Physical Aggression in the Family and Preschoolers’ Use of the Mother as a Secure Base

Authors


  • Germán Posada, PhD, and Dawn Marie Pratt, MS, Child Development and Family Studies Department, Purdue University.

Address correspondence to Germán Posada, 101 Gates Road, Child Development and Family Studies Department, Purdue University, West Lafayette, Indiana 47906; E-mail: gposada@purdue.edu

Abstract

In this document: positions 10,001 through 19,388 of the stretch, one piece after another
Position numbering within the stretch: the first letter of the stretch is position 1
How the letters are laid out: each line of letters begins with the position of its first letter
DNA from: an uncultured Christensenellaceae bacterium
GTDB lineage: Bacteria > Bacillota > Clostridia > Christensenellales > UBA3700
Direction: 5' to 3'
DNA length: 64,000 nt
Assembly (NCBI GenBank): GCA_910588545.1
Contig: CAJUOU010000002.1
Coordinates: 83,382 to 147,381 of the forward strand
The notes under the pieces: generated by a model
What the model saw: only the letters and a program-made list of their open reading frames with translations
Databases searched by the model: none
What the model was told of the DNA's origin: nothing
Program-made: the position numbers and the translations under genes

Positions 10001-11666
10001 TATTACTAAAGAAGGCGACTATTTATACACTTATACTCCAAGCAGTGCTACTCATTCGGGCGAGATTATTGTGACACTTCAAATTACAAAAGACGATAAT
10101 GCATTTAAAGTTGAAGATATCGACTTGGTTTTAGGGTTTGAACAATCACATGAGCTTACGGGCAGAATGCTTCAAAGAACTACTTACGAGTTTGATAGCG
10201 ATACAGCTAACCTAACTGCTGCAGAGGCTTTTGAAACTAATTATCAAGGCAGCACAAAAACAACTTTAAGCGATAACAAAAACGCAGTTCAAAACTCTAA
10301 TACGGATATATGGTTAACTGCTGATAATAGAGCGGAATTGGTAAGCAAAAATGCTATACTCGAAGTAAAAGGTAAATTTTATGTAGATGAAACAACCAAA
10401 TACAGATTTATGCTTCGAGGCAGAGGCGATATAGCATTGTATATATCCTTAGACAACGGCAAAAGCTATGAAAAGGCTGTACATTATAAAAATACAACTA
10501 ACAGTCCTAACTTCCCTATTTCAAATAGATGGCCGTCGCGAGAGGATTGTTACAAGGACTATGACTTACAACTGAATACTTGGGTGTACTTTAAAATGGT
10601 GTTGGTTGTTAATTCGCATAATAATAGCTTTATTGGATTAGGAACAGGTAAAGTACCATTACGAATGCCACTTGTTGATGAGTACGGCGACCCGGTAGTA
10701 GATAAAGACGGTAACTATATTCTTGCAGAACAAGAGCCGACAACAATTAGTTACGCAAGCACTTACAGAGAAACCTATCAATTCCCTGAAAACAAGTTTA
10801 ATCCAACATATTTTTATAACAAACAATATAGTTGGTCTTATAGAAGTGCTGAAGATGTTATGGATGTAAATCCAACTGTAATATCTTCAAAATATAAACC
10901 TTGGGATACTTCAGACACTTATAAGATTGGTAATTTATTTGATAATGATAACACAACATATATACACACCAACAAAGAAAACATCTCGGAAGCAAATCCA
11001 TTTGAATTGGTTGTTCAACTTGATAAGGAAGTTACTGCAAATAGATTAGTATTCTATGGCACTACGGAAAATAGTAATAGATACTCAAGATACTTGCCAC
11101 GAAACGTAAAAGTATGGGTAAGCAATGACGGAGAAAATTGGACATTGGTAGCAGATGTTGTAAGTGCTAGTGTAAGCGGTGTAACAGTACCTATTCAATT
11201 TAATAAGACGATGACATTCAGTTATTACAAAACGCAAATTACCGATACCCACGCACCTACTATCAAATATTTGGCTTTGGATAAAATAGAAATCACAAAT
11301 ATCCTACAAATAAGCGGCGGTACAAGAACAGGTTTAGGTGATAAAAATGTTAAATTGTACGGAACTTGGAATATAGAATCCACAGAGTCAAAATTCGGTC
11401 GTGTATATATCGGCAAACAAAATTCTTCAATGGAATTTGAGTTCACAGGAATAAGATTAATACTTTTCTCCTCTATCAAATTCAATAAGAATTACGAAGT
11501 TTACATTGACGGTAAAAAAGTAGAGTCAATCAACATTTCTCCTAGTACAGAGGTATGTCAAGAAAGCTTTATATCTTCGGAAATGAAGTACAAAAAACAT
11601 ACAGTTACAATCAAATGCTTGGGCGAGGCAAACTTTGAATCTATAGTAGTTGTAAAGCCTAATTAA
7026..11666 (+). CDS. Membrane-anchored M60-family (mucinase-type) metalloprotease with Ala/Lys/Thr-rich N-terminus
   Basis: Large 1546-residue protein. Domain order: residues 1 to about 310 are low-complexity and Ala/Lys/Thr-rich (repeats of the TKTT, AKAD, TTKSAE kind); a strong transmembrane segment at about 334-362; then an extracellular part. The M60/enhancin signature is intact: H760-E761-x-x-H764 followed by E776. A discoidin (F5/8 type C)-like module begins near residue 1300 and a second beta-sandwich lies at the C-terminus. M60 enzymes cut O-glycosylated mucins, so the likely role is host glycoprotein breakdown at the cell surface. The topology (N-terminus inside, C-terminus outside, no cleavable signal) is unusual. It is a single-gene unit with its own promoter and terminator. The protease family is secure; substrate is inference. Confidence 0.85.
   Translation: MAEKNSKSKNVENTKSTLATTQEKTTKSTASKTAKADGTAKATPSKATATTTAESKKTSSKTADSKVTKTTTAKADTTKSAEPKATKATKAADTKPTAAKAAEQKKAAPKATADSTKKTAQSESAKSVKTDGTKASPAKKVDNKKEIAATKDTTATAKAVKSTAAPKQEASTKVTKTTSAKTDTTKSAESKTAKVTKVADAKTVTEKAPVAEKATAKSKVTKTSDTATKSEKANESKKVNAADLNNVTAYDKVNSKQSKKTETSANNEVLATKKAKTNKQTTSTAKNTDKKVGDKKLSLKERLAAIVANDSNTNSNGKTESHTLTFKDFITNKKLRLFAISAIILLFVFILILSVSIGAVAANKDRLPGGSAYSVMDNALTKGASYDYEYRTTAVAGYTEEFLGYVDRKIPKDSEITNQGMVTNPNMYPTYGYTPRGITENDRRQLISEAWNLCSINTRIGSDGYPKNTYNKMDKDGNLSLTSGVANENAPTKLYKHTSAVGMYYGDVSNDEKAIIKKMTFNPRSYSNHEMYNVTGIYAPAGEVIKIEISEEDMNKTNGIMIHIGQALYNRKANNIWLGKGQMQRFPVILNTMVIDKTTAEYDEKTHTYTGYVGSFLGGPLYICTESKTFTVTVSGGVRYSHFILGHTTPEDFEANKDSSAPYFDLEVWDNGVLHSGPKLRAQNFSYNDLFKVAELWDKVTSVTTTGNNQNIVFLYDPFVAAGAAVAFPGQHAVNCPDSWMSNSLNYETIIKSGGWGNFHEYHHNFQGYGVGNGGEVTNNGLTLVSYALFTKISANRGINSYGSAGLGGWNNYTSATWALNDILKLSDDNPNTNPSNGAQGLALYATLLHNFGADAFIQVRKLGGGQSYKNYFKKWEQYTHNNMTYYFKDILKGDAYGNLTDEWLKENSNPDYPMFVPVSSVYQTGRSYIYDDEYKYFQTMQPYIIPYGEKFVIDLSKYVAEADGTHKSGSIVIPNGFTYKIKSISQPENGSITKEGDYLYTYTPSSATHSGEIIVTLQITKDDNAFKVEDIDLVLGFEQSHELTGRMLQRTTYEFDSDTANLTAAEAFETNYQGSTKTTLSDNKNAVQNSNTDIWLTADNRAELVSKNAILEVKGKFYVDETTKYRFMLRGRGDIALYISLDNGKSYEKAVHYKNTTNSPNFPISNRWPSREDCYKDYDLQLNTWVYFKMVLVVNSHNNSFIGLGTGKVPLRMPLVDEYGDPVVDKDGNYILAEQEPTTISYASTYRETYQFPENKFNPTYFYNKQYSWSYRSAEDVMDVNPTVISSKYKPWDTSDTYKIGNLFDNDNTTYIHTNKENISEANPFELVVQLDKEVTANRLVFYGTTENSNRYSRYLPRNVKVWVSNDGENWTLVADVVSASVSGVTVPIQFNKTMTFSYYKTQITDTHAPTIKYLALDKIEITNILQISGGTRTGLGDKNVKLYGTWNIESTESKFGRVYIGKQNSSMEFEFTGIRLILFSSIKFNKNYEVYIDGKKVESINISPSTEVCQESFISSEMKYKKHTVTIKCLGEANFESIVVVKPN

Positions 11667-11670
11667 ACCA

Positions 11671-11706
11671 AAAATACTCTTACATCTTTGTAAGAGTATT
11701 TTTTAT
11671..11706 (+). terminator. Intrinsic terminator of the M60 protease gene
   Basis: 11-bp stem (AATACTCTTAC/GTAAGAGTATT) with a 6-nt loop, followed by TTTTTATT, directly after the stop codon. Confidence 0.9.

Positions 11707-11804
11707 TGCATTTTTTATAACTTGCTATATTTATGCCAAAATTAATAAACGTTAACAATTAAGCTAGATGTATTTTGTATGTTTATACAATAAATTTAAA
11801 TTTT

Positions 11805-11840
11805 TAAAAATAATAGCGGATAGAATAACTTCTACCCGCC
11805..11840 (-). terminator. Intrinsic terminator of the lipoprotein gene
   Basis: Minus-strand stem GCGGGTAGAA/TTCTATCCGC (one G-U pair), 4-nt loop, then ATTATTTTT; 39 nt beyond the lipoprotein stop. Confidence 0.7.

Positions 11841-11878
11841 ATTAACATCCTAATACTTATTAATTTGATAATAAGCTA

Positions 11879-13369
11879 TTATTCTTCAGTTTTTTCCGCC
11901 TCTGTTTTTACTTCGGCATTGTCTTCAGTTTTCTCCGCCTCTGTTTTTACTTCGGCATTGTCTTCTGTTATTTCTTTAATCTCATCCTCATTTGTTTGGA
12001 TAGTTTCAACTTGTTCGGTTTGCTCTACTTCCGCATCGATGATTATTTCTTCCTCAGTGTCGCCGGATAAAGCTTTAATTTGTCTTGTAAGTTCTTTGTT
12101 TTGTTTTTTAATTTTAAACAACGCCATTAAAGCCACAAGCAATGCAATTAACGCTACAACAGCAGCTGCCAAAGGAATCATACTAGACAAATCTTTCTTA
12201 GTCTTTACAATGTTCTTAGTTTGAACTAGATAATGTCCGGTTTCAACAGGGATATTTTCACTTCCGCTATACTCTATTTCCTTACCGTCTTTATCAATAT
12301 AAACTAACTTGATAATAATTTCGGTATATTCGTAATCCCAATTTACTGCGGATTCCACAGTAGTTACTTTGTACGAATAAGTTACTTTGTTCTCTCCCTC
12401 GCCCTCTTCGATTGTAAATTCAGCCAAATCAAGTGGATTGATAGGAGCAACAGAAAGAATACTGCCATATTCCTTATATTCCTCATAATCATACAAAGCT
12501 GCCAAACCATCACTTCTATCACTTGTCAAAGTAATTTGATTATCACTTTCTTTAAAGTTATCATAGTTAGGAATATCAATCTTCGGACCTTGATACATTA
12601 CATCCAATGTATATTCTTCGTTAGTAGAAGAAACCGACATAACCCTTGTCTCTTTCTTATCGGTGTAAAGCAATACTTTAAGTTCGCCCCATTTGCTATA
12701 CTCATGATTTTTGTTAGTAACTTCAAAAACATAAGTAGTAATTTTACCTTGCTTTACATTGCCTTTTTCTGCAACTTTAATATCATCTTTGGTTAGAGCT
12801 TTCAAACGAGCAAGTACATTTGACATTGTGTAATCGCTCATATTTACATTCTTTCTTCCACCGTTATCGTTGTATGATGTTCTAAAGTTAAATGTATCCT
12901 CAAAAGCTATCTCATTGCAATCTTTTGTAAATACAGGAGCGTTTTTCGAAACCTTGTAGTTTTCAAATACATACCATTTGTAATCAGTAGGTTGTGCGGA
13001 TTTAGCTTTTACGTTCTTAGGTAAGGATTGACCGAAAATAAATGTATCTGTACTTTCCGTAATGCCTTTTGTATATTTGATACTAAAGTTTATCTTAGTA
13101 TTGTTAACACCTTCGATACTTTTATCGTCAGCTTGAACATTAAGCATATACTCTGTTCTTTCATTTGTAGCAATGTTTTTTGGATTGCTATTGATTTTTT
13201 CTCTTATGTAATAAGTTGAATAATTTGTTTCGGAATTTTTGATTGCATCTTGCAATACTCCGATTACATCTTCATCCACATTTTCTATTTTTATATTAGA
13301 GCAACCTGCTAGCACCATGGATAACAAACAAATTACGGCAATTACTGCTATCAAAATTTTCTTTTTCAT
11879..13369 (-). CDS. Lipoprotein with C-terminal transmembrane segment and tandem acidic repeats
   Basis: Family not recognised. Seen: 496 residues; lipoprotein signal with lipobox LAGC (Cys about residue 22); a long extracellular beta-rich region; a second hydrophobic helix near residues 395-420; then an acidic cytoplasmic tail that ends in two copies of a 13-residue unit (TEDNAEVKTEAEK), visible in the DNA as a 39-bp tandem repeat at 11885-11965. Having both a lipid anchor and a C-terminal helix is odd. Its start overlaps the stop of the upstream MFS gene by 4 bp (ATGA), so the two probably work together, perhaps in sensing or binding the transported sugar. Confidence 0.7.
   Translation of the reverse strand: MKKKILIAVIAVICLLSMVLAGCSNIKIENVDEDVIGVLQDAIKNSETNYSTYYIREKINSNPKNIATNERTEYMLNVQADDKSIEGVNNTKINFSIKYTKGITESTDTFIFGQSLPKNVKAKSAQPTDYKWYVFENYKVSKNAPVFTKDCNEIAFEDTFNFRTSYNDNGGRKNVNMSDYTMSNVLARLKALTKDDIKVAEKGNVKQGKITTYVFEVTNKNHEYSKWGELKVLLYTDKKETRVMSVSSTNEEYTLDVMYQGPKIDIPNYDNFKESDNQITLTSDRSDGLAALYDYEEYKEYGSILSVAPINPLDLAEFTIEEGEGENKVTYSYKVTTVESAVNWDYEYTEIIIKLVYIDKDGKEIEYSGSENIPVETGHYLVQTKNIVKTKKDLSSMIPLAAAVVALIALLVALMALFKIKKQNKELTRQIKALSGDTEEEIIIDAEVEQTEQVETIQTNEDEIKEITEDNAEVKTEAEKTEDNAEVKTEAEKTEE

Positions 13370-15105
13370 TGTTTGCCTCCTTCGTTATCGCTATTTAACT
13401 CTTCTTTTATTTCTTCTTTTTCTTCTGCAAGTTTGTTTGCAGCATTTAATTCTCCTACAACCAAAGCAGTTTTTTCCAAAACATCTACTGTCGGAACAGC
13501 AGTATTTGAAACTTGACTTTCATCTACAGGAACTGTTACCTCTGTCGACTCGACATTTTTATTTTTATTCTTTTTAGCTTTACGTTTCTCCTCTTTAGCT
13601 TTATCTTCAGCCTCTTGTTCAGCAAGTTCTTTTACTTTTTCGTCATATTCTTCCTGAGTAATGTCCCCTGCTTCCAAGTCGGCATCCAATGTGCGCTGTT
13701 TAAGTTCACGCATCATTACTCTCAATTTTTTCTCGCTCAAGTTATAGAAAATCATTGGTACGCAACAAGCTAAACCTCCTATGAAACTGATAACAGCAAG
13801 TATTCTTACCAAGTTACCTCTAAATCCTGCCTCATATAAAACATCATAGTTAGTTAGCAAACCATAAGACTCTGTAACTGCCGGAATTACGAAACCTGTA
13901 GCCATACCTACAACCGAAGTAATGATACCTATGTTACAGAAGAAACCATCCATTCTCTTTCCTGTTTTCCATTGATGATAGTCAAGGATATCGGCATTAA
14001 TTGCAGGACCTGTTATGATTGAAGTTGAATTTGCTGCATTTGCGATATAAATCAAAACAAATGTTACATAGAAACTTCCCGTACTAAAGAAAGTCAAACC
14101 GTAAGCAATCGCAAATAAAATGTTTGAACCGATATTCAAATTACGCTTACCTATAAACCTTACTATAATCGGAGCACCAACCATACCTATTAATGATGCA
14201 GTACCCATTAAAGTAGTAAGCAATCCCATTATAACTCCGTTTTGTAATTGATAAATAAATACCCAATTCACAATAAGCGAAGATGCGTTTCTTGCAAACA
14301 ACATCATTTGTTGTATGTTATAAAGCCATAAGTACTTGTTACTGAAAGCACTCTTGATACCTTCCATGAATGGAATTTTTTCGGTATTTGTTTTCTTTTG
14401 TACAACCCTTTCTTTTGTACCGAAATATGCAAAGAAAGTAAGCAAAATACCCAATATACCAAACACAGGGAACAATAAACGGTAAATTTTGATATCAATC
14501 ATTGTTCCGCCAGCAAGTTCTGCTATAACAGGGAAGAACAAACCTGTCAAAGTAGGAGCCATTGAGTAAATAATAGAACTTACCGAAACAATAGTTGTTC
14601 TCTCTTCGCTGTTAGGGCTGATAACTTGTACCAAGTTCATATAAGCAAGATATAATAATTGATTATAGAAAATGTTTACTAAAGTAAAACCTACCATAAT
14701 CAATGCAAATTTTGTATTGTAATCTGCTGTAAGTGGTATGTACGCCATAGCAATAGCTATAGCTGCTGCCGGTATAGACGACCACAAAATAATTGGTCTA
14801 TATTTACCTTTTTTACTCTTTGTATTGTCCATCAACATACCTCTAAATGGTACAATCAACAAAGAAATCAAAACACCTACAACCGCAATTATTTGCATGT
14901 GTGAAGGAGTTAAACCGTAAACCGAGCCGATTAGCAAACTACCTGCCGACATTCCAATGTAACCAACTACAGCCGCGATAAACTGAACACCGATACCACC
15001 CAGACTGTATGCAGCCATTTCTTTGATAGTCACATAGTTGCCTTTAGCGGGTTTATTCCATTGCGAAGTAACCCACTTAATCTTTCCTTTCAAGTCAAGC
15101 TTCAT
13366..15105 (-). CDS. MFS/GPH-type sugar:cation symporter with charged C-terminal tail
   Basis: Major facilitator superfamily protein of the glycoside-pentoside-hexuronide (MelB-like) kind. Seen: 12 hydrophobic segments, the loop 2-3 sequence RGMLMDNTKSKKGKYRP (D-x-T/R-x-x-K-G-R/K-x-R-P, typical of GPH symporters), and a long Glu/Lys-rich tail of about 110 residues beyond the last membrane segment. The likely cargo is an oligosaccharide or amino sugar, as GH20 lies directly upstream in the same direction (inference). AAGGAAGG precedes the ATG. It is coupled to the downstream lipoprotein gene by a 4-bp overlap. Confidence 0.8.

The quality of child–mother attachment relationships is context sensitive. Conflict and aggression in the marital relationship as well as aggressive discipline practices may diminish a child’s confidence in her or his mother as a secure base. We investigated whether physical aggression against the mother, exposure of the child to it, and use of aggressive physical discipline practices were related to attachment security. Forty-five preschoolers and their mothers from a nonclinical, middle-class population were studied. Security scores were obtained from observers’ descriptions of children’s behavior at home. Mothers reported on marital conflict, physical aggression from their spouse, exposure of the child to aggression, and use of physical discipline practices. Findings indicate that marital conflict, physical aggression, exposure of the child, and use of physical discipline are significantly and negatively associated with security. Regression analyses show that physical aggression contributed unique information to the prediction of security, and that physical discipline did not mediate the associations between physical aggression and child security. Clinical implications of the findings presented are discussed.

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